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ISVs Should Conduct Research, Ask Questions Before Outsourcing to Cloud

CloudNews
by Larry Steele, 14 Apr 2011News

It makes a lot of sense for independent software vendors (ISVs) to move to a managed cloud model for software-as-a-service delivery. However, ISVs should know what to look for in a Software-as-a-Service infrastructure services provider and what types of questions to ask.

Security : When it comes to cloud, most of the questions I receive are around security. In short, cloud can be as safe as any other form of IT infrastructure: It’s as safe as the security measures you have in place.

Ask potential service providers whether they can filter out threats at the network level – it’s a much more powerful method of protecting your IT infrastructure than doing it on site. Ask how they minimize exposure to common threats. Ask how they identify and assess system and application vulnerabilities. Do they offer 24/7 monitoring, management and response?

Service Levels : Single service-level clouds may not fit all applications. As an ISV, you either offer a standard service level to customers or have varying service levels based on your software tiers and other factors. Be sure to review your cloud provider’s capabilities carefully. Remember: SLAs you offer cannot exceed what your service provider is capable of providing. Also explore your service provider’s standard and emergency change windows and procedures. Things do go wrong from time to time, and how your service provider responds to those issues will affect your SLAs to your customers. Lastly, how redundant is your cloud environment? It doesn’t start and stop at the hardware, network and storage layers but also continues into the facilities (i.e., power, battery backup, redundant and varied paths for network into the building). There’s nothing wrong with asking for a data center tour.

Hybrid and Flexible Solutions : ISVs running in the cloud may want to tap into their legacy IT environment to get to market faster. The availability of hybrid cloud solutions – which can tie private and public clouds to each other and to legacy IT systems – is important to solve IT issues related to temporary capacity needs (i.e., bursting) and to address periodic, seasonal or unpredicted spikes in demand.  Ask if the potential vendor’s assets work together to fully embrace the cloud model and deliver a combination of colocation, managed services and network that best suits your immediate and future needs. This capability enables the flexibility you need to both maintain your traditional licensing business and transition into SaaS. Your vendor should help you navigate the transition, no matter what your scenario entails.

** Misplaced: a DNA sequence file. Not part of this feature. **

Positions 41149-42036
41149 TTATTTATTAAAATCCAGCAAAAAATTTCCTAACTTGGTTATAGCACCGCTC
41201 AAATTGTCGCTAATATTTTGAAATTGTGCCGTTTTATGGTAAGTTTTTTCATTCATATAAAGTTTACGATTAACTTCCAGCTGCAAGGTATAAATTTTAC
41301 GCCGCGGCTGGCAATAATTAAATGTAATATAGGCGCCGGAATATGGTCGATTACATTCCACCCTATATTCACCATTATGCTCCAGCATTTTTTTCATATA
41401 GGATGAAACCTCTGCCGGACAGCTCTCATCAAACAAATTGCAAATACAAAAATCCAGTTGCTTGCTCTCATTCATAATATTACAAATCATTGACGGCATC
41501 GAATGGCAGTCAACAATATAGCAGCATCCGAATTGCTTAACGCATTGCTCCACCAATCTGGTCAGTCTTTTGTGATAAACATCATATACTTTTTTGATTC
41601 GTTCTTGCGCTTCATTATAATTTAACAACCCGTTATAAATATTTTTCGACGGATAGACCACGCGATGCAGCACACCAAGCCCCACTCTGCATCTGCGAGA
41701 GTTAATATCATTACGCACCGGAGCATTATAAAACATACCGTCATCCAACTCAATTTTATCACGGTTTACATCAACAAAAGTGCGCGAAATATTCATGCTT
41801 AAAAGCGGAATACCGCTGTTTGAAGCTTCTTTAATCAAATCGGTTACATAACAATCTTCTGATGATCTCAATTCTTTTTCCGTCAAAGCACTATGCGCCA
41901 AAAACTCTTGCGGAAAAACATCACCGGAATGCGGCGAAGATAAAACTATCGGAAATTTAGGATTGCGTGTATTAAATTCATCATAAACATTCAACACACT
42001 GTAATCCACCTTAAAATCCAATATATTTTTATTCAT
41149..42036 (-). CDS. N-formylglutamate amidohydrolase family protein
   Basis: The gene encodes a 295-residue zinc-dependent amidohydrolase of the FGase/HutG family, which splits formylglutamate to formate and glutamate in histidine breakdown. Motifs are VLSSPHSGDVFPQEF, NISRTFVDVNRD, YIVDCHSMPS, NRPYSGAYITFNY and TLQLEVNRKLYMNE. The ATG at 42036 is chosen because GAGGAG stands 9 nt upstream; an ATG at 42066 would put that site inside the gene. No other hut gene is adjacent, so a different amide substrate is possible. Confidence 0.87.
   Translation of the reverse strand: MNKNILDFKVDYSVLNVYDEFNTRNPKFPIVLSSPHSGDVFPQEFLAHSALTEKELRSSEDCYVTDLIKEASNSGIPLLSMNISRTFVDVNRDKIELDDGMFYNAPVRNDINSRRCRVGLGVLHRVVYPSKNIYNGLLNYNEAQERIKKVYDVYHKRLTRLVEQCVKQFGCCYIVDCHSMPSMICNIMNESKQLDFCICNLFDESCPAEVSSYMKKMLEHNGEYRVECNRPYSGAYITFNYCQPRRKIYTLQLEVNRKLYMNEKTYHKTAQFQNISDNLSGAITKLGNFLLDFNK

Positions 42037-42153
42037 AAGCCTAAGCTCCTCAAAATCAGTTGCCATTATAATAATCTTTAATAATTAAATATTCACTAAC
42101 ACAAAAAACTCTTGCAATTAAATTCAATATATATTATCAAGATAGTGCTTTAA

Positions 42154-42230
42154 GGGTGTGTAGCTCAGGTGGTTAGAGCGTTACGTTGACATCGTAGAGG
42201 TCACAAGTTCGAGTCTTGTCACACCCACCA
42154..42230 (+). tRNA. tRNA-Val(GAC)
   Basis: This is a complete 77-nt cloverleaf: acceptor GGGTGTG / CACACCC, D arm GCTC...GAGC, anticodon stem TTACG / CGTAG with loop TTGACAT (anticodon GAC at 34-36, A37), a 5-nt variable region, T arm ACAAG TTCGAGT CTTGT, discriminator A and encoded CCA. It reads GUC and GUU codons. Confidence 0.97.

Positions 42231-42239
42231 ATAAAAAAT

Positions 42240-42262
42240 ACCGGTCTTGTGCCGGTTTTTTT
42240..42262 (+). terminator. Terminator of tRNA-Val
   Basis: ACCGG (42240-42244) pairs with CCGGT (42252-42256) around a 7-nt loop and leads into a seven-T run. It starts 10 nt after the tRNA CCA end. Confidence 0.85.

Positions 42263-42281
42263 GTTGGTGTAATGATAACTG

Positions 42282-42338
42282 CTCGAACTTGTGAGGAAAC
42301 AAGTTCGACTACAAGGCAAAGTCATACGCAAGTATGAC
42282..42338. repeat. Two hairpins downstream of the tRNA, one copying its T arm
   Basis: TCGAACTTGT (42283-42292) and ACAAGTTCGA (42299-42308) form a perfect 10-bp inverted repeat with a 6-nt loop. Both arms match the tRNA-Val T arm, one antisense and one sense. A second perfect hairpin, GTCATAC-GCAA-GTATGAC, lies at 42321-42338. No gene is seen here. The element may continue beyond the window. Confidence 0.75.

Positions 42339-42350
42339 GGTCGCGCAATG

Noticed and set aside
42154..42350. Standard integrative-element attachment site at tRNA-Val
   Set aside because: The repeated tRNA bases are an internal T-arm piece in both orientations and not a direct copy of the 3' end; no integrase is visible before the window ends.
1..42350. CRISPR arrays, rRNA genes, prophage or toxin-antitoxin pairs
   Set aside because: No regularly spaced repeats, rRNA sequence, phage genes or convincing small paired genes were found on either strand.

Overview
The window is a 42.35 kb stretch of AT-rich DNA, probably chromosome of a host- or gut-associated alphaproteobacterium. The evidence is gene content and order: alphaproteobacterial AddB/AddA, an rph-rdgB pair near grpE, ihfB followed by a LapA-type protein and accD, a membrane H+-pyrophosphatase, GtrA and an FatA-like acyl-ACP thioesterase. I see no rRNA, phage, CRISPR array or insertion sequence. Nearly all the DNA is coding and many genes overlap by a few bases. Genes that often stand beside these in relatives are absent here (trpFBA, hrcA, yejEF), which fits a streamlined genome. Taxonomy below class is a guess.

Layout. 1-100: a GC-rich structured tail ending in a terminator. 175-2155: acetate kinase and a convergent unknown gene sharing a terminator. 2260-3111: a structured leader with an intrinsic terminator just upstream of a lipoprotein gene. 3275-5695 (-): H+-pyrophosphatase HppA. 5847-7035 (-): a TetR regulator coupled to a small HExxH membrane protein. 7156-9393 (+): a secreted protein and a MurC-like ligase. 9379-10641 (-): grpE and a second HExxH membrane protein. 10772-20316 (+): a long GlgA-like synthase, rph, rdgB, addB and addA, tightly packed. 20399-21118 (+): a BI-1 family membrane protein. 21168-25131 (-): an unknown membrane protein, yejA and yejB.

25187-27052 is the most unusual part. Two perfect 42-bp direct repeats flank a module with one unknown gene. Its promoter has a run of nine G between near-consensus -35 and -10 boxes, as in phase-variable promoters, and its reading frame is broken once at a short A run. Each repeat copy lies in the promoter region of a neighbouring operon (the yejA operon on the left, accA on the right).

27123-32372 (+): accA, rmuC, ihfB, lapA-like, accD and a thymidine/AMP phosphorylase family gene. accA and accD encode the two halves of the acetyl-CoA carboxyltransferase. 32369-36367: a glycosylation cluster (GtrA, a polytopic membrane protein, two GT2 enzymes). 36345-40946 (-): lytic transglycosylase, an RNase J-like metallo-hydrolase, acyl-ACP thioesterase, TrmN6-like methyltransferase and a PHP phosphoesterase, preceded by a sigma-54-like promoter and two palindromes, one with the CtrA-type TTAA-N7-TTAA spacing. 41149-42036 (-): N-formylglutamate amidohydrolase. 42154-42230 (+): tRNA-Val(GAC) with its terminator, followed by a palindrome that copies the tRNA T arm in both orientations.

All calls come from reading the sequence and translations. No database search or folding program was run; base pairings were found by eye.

Pricing : Vendors tend to price their clouds differently. Make sure you compare “apples to apples” and not just what vendors market; an instance of computing in the cloud may mean different things across vendors. To get the full picture, compare and contrast solution pricing versus individual element pricing. Ask about what features (i.e., storage fees) are included in data center services. Are backup, security and support services included? What are the costs to add network connectivity options?

SaaS Expertise : In the end, the ultimate factor – in some instances even a deal-breaker – should be SaaS expertise. Look for a service provider with experience building solutions specifically for ISVs. Ultimately, the vendor should be able to help you figure out the right solution and roadmap to meet your business needs. If they don’t specialize in offerings for SaaS companies, look elsewhere. Cloud enables ISVs to implement their offerings in any market in record time. However, true cloud computing for ISVs needs to go beyond just an array of flexible storage and processing capacity. Be sure to conduct research, ask questions and find a solution that meets your needs.

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